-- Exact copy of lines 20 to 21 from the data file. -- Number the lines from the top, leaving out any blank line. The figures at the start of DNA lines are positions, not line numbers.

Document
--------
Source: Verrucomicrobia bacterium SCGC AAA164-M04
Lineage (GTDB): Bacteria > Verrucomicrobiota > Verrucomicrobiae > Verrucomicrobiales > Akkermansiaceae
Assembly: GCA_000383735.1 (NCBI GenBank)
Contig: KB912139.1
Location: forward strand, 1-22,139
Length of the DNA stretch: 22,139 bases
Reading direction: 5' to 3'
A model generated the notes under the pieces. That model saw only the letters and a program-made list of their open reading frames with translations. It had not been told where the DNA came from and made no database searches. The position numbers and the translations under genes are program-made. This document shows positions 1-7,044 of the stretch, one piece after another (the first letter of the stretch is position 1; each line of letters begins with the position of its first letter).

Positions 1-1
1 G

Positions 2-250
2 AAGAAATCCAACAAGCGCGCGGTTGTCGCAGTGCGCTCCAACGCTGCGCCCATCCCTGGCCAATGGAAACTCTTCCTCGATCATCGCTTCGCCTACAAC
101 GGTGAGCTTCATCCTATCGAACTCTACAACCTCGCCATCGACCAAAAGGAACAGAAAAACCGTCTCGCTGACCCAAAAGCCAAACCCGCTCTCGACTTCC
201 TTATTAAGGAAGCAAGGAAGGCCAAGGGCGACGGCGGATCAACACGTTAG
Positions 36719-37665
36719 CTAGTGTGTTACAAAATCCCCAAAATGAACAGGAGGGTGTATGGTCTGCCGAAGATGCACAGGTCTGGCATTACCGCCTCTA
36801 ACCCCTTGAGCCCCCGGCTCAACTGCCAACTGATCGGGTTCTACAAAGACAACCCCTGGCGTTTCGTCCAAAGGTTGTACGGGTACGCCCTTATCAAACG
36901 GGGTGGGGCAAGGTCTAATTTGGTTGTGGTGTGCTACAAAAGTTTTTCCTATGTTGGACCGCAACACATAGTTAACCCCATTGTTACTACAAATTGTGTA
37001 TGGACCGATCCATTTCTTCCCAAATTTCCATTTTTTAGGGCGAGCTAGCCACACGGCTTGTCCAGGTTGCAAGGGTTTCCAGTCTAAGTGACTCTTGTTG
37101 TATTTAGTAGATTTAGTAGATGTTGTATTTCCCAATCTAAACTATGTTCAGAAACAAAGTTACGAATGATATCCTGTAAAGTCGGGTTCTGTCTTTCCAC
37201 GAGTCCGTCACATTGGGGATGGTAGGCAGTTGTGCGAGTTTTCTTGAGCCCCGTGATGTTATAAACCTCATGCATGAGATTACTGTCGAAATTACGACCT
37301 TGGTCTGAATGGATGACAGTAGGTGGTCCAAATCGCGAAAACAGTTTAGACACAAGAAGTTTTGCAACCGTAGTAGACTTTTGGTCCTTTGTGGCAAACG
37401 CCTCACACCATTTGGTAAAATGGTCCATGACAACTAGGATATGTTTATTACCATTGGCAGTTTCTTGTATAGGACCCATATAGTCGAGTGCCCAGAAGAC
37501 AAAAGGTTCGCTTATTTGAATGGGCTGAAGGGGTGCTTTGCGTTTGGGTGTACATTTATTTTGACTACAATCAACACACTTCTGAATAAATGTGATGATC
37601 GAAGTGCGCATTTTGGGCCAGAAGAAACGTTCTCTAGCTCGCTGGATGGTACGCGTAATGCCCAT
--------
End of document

37101 TATTTAGTAGATTTAGTAGATGTTGTATTTCCCAATCTAAACTATGTTCAGAAACAAAGTTACGAATGATATCCTGTAAAGTCGGGTTCTGTCTTTCCAC
37201 GAGTCCGTCACATTGGGGATGGTAGGCAGTTGTGCGAGTTTTCTTGAGCCCCGTGATGTTATAAACCTCATGCATGAGATTACTGTCGAAATTACGACCT